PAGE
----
Dose reduction and new ultrasound application make headlines
Diagnostic Reading summary includes: new technique uses ultrasound to measure fluid in the lungs; monitoring software that can reduce dose for pediatric patients; a “digital pathologist” can improve cancer detection; variation in imaging utilization impacts practicing radiologists; and a decade of improvements in CT innovation are not reaching patients in some European countries.
Fluid in the lungs being measured by a new technique using ultrasound – Health Imaging
Medical researchers and engineers from North Carolina State University have found a new approach that uses ultrasound to measure fluid levels in the lungs. The noninvasive approach can track progress in treating pulmonary edema, which is common in patients with congestive heart failure. Continue reading
Topics presented at ECR2017 and HIMSS2017 are in the news
Diagnostic Reading summary includes: how radiology departments can help ensure patient safety; why more radiologists are suffering from burnout and dissatisfaction; patients expect their physicians to be able to easily share their medical data with other providers; a progress report on data mobility and analytics; and why big data must be used in the fight against cancer.
How can radiology departments help ensure patient safety? – AuntMinnieEurope
A presentation at ECR 2017 described potential risks from radiology procedures that include a missed abnormality due to technical issues as well as perception and communication errors. Other errors include the wrong procedure being performed, studies performed on the wrong patient, or on the wrong side of the patient. Radiation exposure has risks including the potential for stochastic effects and tissue reactions. The presenter urged everyone working in radiology areas to act responsibility to ensure optimal patient treatment and outcomes. Continue reading
Patents and industry recognition are two ways to quantify it
Innovation in diagnostic imaging and healthIT is continually evolving, improving their potential to help provide better patient care and at less cost.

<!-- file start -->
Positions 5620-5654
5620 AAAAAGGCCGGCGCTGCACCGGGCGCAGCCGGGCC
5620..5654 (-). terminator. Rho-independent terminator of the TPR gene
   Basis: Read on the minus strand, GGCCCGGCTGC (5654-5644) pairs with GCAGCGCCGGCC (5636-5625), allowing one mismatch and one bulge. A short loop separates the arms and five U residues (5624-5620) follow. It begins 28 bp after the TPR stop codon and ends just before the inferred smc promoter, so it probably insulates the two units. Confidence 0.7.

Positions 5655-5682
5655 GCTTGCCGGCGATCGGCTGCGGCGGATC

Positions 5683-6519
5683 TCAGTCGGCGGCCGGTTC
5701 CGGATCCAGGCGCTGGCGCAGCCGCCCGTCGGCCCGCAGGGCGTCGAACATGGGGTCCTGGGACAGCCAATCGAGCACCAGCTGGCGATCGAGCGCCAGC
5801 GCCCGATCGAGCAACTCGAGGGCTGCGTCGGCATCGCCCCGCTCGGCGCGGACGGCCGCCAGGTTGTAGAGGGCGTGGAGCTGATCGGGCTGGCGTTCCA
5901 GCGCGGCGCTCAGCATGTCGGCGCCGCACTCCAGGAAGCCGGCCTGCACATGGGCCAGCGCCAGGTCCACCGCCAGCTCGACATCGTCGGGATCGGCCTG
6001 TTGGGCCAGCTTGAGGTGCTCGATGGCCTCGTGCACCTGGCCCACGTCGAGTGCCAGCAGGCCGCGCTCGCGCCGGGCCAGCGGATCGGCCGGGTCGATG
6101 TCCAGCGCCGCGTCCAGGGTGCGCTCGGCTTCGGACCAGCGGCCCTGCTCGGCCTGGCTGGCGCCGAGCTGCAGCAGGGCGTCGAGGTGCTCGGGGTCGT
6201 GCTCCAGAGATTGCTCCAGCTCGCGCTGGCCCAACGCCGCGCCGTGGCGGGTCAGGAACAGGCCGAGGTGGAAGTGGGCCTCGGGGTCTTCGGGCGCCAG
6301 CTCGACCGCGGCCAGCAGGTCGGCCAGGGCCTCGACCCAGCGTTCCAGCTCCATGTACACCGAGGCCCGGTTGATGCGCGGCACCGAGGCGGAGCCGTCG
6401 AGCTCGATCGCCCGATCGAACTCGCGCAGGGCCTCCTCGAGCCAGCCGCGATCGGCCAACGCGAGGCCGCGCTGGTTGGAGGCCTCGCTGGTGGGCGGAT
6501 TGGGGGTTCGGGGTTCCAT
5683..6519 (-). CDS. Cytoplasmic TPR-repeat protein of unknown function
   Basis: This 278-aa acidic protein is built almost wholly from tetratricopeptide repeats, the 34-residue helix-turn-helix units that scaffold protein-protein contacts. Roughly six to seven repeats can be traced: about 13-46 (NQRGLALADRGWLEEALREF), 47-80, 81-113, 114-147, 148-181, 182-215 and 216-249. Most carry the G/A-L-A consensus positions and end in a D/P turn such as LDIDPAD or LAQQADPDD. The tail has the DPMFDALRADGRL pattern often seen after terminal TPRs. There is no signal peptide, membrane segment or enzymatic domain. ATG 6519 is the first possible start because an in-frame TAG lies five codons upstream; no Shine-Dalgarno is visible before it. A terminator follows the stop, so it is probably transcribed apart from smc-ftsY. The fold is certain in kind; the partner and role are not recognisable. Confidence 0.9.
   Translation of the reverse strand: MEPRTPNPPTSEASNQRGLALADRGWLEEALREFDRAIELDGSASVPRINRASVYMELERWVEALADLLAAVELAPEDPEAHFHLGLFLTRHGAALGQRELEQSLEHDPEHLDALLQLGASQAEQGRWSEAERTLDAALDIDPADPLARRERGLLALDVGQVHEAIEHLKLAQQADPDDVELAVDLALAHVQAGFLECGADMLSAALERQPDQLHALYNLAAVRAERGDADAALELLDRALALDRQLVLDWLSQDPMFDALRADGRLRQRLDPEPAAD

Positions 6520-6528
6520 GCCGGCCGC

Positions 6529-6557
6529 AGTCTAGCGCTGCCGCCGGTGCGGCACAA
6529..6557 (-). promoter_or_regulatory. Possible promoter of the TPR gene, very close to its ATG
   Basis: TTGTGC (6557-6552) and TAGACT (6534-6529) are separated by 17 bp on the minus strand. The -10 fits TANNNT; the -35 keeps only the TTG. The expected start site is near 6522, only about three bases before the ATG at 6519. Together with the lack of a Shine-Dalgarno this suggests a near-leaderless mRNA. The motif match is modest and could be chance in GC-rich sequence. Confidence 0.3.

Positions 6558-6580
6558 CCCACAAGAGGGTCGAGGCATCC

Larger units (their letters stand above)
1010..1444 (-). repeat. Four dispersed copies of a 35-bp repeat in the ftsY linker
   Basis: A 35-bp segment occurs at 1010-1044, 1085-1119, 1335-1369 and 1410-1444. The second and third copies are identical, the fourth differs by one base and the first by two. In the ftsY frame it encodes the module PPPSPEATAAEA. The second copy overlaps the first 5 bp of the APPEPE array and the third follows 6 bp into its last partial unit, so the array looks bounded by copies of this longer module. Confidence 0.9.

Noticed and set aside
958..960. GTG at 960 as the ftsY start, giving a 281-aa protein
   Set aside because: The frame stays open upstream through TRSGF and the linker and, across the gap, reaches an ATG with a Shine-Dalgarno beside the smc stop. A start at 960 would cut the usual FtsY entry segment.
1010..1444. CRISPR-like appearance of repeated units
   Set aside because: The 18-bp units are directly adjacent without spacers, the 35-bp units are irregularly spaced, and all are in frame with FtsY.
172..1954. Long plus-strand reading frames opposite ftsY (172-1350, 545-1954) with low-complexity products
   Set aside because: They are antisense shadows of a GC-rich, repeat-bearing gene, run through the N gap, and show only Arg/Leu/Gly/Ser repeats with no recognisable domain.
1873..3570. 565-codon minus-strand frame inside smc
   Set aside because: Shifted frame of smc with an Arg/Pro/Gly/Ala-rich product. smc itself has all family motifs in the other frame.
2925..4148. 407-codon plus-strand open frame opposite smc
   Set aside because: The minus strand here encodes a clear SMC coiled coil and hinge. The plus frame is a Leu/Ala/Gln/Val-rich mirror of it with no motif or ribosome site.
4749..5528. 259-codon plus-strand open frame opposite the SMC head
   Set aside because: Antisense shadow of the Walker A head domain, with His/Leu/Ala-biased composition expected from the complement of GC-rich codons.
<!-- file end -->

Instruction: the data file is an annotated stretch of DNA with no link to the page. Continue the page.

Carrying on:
But how can you measure innovation? Patents and industry recognition are two ways. Please indulge us while we share some of our accomplishments from 2016. And if you’d like a preview of our plans to advance imaging capture this year, read the recent blog by our president of Digital Medical Solutions, Jianqing Bennett.
Let’s start with patents. In 2016, we were awarded 43 new patents from the U.S. Patent and Trademark Office for innovation in radiography, cone beam CT imaging, healthcare IT, and other areas. We also received 52 additional patents in European and Asian countries.
The patents earned by Carestream’s smart scientists and engineers include:
- New medical image capture technologies related to the development of cone beam computed tomography (CT) systems designed for orthopaedic extremity imaging
- Enhancements to our portfolio of healthcare IT systems that manage, store, and share patient data and medical imaging exams
- Continued technology advances in our growing portfolio of radiology systems that can enhance diagnostic image quality for a wide range of healthcare providers
- Continued advancements in laser imagers that provide affordable output of digital X-ray exams onto medical film and paper Continue reading
News update: health IT boosts economy; radiologists get high ratings from patients